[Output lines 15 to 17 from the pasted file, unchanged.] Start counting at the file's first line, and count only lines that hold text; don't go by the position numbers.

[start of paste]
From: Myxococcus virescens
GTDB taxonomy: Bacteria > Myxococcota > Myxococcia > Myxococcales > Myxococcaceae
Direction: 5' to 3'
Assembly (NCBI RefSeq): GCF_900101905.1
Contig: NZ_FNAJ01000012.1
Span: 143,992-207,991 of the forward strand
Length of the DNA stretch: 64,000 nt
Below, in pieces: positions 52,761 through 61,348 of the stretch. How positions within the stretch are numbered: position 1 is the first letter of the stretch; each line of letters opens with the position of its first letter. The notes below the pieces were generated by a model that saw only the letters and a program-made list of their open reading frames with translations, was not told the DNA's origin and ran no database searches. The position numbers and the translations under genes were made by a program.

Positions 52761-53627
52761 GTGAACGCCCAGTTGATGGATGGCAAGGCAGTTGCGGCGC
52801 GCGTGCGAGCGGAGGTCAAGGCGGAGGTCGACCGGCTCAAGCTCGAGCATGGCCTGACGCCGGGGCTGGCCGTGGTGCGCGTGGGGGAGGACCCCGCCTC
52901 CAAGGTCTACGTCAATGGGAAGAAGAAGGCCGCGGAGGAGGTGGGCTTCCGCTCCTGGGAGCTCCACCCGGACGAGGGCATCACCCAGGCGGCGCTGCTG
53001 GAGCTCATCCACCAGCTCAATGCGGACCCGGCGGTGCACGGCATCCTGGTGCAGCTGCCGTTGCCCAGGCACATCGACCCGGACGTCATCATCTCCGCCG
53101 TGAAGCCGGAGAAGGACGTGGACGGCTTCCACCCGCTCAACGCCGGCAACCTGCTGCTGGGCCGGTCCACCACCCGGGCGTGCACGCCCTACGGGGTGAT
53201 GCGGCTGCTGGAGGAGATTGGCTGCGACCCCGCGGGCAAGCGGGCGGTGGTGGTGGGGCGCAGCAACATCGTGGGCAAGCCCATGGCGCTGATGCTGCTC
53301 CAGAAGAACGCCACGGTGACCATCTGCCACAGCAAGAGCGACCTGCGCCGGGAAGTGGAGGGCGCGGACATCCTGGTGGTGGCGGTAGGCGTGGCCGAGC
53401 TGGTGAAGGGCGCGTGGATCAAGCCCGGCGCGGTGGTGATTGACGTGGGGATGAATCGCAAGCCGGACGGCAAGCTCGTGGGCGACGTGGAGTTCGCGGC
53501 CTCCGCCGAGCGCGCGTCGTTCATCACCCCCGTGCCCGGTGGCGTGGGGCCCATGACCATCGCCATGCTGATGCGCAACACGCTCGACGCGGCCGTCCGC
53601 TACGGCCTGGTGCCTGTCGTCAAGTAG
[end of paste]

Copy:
53201 GCGGCTGCTGGAGGAGATTGGCTGCGACCCCGCGGGCAAGCGGGCGGTGGTGGTGGGGCGCAGCAACATCGTGGGCAAGCCCATGGCGCTGATGCTGCTC
53301 CAGAAGAACGCCACGGTGACCATCTGCCACAGCAAGAGCGACCTGCGCCGGGAAGTGGAGGGCGCGGACATCCTGGTGGTGGCGGTAGGCGTGGCCGAGC
53401 TGGTGAAGGGCGCGTGGATCAAGCCCGGCGCGGTGGTGATTGACGTGGGGATGAATCGCAAGCCGGACGGCAAGCTCGTGGGCGACGTGGAGTTCGCGGC